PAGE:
NYC surveillance initiative is triple threat to terrorism

Project to install 3,000 cameras, license-plate readers and hazardous materials detectors

With terrorist threats an ever-present concern in the minds of Americans, and especially New Yorkers, the Lower Manhattan Security Initiative – originally instituted in 2005 by the New York Police Department – has commenced work on its plan to install license-plate readers; biological, chemical, nuclear and radiation detectors; and some 3,000 cameras in New York City.

One of the areas to be covered includes the 1.7 square miles south of Canal Street that was targeted on Sept. 11, 2001 in the terrorist attacks on the World Trade Center, according to an article in the Concord Monitor.

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"This is a critical component of the nation, indeed of the world's financial system," said Brian Michael Jenkins, a terrorism specialist at the Rand Corp., a Santa Monica, Calif.-based policy group, in the article. "A major disruption caused by a terrorist attack inside this perimeter could have cascading economic consequences across the planet.”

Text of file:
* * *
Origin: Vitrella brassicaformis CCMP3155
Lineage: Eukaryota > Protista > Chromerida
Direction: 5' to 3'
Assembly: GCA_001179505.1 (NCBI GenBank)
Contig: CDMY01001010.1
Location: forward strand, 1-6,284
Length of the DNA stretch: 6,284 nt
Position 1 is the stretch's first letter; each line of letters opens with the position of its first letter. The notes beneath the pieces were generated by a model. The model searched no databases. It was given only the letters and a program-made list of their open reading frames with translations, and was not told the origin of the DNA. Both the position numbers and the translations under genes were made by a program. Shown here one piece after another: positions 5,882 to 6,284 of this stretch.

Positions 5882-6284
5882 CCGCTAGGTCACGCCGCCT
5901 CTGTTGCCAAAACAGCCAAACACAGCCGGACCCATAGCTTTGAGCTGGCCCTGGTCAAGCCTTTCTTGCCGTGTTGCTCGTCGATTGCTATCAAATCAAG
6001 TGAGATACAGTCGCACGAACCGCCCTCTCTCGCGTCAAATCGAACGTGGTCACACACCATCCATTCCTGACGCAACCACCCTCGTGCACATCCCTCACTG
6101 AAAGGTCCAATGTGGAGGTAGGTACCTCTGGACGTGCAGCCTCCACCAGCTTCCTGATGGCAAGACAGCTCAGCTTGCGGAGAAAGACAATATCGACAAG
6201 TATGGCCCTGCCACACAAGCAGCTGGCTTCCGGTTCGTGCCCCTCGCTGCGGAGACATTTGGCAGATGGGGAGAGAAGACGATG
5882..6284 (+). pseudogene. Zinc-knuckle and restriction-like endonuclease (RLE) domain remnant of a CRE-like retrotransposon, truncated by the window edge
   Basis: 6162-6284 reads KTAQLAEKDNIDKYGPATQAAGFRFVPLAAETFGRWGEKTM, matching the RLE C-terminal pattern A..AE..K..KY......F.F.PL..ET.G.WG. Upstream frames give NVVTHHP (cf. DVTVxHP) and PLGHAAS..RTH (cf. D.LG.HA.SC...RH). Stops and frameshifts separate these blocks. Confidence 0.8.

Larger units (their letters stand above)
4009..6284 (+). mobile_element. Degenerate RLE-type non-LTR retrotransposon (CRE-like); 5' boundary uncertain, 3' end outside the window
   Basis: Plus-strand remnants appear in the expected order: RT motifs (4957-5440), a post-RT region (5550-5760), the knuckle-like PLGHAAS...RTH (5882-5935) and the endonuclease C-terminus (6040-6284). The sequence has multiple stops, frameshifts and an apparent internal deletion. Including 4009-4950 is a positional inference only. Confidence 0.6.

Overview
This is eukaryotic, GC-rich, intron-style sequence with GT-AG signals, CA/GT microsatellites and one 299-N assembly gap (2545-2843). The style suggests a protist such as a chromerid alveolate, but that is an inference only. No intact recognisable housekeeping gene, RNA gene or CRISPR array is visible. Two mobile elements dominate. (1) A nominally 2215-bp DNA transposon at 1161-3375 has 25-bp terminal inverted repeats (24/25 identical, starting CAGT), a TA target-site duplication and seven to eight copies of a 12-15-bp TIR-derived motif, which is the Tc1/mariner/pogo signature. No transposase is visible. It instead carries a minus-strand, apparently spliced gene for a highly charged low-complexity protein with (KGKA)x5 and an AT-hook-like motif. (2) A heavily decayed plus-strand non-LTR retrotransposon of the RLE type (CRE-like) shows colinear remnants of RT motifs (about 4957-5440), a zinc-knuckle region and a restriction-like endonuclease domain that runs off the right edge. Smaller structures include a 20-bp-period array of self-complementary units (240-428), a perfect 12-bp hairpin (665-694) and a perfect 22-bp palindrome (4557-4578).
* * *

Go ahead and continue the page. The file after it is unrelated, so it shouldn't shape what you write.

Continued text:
More than 1,300 cameras, up from just 300 present in February 2009, have already been installed in public areas to watch for any potential terror threats, according to Paul Browne, a spokesman for the NYPD.

The Homeland Security Department will fund 90 percent of the initiative, which has grown in estimated costs from $81.5 million in 2006 to $201 million today. The rest of the funding, some $42 million, will be requested as the project, which is expected to be complete in 2013, progresses.

The initiative is not without resistance, including budget cuts in federal terrorism grants and challenges from the New York Civil Liberties Union arguing the project infringes upon people’s right to privacy and that it will not thwart any attacks.

Nonetheless, the plan is moving forward with the cameras currently divided between the original area and Midtown, according to Brown. Additionally, Times Square, Penn Station and Grand Central Terminal received 586 subway cameras in October.

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